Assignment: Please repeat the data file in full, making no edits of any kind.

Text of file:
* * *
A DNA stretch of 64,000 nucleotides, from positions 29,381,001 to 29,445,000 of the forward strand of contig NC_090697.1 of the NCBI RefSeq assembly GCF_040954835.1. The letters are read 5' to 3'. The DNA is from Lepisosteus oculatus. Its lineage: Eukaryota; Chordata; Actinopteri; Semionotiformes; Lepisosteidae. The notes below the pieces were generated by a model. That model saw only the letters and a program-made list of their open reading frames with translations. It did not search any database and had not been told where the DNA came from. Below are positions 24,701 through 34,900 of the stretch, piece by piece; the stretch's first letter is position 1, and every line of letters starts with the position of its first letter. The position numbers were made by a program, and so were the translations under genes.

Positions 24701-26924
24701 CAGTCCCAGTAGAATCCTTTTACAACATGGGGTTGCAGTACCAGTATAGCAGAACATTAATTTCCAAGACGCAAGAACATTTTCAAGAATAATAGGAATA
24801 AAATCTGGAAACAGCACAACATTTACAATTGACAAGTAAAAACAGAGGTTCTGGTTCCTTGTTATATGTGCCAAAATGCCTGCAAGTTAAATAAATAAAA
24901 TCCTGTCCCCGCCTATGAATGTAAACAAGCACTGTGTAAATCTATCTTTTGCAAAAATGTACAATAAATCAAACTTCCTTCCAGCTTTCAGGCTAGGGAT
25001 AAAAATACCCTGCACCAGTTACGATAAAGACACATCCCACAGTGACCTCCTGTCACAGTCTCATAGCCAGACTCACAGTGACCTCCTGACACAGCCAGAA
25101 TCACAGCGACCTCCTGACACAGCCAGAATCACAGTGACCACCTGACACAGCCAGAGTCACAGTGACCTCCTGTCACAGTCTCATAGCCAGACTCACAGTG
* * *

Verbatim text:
A DNA stretch of 64,000 nucleotides, from positions 29,381,001 to 29,445,000 of the forward strand of contig NC_090697.1 of the NCBI RefSeq assembly GCF_040954835.1. The letters are read 5' to 3'. The DNA is from Lepisosteus oculatus. Its lineage: Eukaryota; Chordata; Actinopteri; Semionotiformes; Lepisosteidae. The notes below the pieces were generated by a model. That model saw only the letters and a program-made list of their open reading frames with translations. It did not search any database and had not been told where the DNA came from. Below are positions 24,701 through 34,900 of the stretch, piece by piece; the stretch's first letter is position 1, and every line of letters starts with the position of its first letter. The position numbers were made by a program, and so were the translations under genes.

Positions 24701-26924
24701 CAGTCCCAGTAGAATCCTTTTACAACATGGGGTTGCAGTACCAGTATAGCAGAACATTAATTTCCAAGACGCAAGAACATTTTCAAGAATAATAGGAATA
24801 AAATCTGGAAACAGCACAACATTTACAATTGACAAGTAAAAACAGAGGTTCTGGTTCCTTGTTATATGTGCCAAAATGCCTGCAAGTTAAATAAATAAAA
24901 TCCTGTCCCCGCCTATGAATGTAAACAAGCACTGTGTAAATCTATCTTTTGCAAAAATGTACAATAAATCAAACTTCCTTCCAGCTTTCAGGCTAGGGAT
25001 AAAAATACCCTGCACCAGTTACGATAAAGACACATCCCACAGTGACCTCCTGTCACAGTCTCATAGCCAGACTCACAGTGACCTCCTGACACAGCCAGAA
25101 TCACAGCGACCTCCTGACACAGCCAGAATCACAGTGACCACCTGACACAGCCAGAGTCACAGTGACCTCCTGTCACAGTCTCATAGCCAGACTCACAGTG